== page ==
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The cyber security of the healthcare sector, both in the UK and abroad, is a longstanding problem that will persist after this pandemic has passed. Due to the current public attention and easy acceptance that this is an important goal, allocating public funding for necessary cyber security measures in the healthcare sector could be more easily justified.
This pandemic has already alerted us to the dangers of ignoring the weaknesses in the cyber resilience of healthcare platforms. There were incidents such as the distributed denial of service (DDoS) attack on the US Department of Health and Human Services (HHS) and several attacks on Czech hospitals. However, there are ways in which the current health crisis represents an opportunity for governments to build cyber resilience in both public and private healthcare.
Healthcare Was and Is Vulnerable to Cyber Attacks
Digital healthcare infrastructure has historically been vulnerable to numerous types of cyber attack. This is partly because of the nature of the sector: healthcare organisations are some of the most likely to hold personal data, with 68% saying they are highly likely to hold personal data according to the 2019 Cyber Breaches Survey by the UK’s Department of Digital, Culture, Media and Sport. While this commentary focuses on western infrastructure, the problem is of a global nature: 1.5 million Singaporean citizens had personal data stolen in a 2018 attack on healthcare infrastructure.
The sector as a whole often struggles with tight budgets and scarce resources, reducing its ability to spend on advancing and securing digital infrastructure overall. Cost is cited as one of the biggest impediments for implementing new technology in the UK public health system. In the US, healthcare companies are likely to devote less than 5% of IT budgets to security, a significantly lower proportion than other industries. Meanwhile, 83% of US healthcare organisations reported an increase in cyber attacks in 2019.
In the UK, damage caused by the 2017 WannaCry ransomware attack highlighted insufficiencies in current IT processes. The attack that severely impeded access to National Health Service (NHS) services at the time prompted an investigation of and, ultimately, upgrades to NHS digital infrastructure. This included the formal adoption of the National Data Guardian’s 10 data security standards across the NHS, investment in a new Security Operations Centre, and increased auditing and security assessments of NHS organisations. As of 2019, the government had allocated £210 million to improve the healthcare system’s digital security and resilience. These measures have significantly enhanced the resilience of UK digital healthcare infrastructure. Still, 67% of healthcare organisations in the UK experienced a cyber security incident in 2019.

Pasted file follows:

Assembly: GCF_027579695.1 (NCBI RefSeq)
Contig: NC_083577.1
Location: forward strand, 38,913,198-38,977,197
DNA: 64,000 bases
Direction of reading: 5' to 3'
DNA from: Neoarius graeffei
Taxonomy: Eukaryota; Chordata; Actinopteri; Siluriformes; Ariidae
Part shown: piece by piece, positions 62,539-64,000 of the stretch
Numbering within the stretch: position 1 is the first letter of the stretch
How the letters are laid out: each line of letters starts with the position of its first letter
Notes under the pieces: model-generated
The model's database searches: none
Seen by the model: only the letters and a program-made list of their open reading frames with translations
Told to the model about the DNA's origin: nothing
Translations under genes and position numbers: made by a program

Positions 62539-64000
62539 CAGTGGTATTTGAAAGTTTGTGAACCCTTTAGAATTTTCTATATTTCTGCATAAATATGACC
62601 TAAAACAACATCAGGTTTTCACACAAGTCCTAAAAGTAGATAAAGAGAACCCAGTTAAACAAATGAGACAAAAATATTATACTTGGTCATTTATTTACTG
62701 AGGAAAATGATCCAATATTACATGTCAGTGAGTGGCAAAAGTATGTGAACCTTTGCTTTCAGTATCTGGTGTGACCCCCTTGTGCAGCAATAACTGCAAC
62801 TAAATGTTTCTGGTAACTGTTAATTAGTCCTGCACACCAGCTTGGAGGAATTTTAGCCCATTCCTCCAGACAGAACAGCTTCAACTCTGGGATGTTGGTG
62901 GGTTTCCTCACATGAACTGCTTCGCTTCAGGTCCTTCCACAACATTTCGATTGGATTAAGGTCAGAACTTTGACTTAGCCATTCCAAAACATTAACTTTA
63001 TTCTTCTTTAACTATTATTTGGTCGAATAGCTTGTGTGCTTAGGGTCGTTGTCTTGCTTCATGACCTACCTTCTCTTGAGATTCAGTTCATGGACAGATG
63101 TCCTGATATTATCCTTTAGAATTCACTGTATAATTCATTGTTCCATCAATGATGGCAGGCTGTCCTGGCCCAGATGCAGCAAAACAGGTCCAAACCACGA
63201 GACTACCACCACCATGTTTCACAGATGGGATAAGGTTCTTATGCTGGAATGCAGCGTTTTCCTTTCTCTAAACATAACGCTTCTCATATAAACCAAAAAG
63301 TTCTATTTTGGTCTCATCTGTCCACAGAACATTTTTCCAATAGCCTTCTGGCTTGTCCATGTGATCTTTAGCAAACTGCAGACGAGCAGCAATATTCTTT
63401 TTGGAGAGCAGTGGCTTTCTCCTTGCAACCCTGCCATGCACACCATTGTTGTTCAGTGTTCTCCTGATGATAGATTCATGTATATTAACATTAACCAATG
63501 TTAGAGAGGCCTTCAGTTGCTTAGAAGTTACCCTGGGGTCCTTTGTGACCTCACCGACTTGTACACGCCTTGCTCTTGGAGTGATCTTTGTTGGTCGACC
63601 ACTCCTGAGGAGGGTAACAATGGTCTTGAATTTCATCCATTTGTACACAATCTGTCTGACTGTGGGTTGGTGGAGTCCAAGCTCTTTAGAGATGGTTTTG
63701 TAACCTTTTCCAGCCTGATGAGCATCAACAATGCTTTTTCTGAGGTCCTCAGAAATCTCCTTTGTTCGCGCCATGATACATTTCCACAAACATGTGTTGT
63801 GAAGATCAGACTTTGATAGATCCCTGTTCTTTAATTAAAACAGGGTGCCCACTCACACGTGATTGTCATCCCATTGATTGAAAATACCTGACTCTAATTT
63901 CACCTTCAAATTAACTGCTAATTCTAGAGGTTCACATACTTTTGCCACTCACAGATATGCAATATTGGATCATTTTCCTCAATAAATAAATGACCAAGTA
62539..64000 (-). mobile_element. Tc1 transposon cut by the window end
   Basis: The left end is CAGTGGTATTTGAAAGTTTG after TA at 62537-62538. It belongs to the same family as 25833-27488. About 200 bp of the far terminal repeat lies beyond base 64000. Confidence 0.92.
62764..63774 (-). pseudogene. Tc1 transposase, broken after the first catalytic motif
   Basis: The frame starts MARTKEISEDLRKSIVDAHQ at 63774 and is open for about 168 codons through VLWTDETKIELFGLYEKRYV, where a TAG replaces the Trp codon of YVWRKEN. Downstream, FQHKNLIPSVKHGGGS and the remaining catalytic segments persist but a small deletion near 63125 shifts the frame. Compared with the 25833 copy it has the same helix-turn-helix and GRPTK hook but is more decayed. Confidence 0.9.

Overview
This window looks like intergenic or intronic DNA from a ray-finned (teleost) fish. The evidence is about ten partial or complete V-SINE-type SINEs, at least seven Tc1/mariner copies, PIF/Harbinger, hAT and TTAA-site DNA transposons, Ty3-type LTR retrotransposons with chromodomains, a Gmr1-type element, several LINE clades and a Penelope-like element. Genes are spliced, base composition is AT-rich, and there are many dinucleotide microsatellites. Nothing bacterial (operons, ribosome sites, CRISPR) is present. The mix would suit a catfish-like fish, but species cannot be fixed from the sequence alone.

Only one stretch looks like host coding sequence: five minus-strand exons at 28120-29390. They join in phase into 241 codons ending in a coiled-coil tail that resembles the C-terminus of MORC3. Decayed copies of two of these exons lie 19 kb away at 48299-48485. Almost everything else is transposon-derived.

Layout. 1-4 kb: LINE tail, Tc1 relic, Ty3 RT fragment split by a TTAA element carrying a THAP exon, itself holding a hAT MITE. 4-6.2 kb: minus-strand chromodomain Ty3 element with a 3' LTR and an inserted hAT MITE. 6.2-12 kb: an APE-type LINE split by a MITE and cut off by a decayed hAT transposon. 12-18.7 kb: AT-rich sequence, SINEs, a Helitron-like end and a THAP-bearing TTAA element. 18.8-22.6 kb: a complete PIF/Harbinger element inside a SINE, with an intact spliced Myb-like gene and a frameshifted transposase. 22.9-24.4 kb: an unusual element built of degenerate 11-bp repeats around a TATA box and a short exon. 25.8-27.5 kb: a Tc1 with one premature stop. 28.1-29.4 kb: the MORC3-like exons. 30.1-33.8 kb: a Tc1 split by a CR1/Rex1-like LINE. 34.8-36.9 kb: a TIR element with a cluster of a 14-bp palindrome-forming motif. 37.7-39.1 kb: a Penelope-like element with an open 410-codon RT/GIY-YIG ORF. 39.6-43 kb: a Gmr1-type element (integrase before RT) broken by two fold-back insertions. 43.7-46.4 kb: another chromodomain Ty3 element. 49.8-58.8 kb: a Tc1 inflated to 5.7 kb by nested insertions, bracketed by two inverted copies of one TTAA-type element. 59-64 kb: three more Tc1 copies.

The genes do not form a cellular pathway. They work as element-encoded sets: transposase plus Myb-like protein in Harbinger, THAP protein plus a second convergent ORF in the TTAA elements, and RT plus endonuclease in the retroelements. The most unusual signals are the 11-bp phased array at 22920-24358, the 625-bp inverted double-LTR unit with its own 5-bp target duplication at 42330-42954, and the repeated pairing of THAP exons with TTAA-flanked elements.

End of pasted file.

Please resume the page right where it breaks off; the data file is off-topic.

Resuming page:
Coronavirus Highlights Current Vulnerabilities
With coronavirus currently dominating daily life, society’s reliance on the healthcare system has never been greater. While some threat actors and groups have said they will refrain from attacking healthcare services, others have taken advantage of this reliance. The Interpol Cybercrime Threat Response Team issued a notice alert to law enforcement agencies across 194 countries in order to warn them of the incoming onslaught of cyber attacks on critical healthcare institutions amid the global pandemic. Further complicating the issue is the divide between public and private health infrastructure. Currently, in the UK, private healthcare facilities have been requisitioned in the effort to fight coronavirus, thereby increasing the potential vulnerabilities of the health sector overall. In times of crisis, not only is the cyber security of public health infrastructure imperative, but also the resilience of private healthcare. Since such requisitioning is to be expected in emergencies, the cyber security of public and private healthcare infrastructure must be treated as a whole for the purpose of this discussion.